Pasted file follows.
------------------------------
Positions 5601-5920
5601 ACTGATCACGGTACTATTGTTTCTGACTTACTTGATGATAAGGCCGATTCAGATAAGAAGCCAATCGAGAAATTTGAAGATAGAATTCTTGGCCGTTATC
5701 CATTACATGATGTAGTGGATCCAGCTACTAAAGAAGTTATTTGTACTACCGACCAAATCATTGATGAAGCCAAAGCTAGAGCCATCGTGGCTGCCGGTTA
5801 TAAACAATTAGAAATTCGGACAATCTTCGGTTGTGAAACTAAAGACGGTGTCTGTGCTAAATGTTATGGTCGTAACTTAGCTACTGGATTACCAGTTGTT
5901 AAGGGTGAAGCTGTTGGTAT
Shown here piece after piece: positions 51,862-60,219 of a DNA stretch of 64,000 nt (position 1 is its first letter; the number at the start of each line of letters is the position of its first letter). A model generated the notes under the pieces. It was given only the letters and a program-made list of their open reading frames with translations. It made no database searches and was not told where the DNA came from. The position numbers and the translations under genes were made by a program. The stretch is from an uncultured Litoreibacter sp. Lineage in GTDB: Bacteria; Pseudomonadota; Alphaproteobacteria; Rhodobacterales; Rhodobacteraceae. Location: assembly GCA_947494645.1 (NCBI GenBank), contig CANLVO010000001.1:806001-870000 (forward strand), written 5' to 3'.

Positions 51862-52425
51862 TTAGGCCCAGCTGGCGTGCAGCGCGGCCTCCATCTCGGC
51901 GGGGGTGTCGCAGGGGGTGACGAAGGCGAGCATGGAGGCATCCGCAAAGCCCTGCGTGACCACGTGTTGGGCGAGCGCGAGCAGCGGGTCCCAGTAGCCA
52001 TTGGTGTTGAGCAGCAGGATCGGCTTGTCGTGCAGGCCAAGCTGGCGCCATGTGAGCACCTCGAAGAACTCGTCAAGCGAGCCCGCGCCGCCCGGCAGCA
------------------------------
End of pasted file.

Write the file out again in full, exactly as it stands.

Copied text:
Positions 5601-5920
5601 ACTGATCACGGTACTATTGTTTCTGACTTACTTGATGATAAGGCCGATTCAGATAAGAAGCCAATCGAGAAATTTGAAGATAGAATTCTTGGCCGTTATC
5701 CATTACATGATGTAGTGGATCCAGCTACTAAAGAAGTTATTTGTACTACCGACCAAATCATTGATGAAGCCAAAGCTAGAGCCATCGTGGCTGCCGGTTA
5801 TAAACAATTAGAAATTCGGACAATCTTCGGTTGTGAAACTAAAGACGGTGTCTGTGCTAAATGTTATGGTCGTAACTTAGCTACTGGATTACCAGTTGTT
5901 AAGGGTGAAGCTGTTGGTAT
Shown here piece after piece: positions 51,862-60,219 of a DNA stretch of 64,000 nt (position 1 is its first letter; the number at the start of each line of letters is the position of its first letter). A model generated the notes under the pieces. It was given only the letters and a program-made list of their open reading frames with translations. It made no database searches and was not told where the DNA came from. The position numbers and the translations under genes were made by a program. The stretch is from an uncultured Litoreibacter sp. Lineage in GTDB: Bacteria; Pseudomonadota; Alphaproteobacteria; Rhodobacterales; Rhodobacteraceae. Location: assembly GCA_947494645.1 (NCBI GenBank), contig CANLVO010000001.1:806001-870000 (forward strand), written 5' to 3'.

Positions 51862-52425
51862 TTAGGCCCAGCTGGCGTGCAGCGCGGCCTCCATCTCGGC
51901 GGGGGTGTCGCAGGGGGTGACGAAGGCGAGCATGGAGGCATCCGCAAAGCCCTGCGTGACCACGTGTTGGGCGAGCGCGAGCAGCGGGTCCCAGTAGCCA
52001 TTGGTGTTGAGCAGCAGGATCGGCTTGTCGTGCAGGCCAAGCTGGCGCCATGTGAGCACCTCGAAGAACTCGTCAAGCGAGCCCGCGCCGCCCGGCAGCA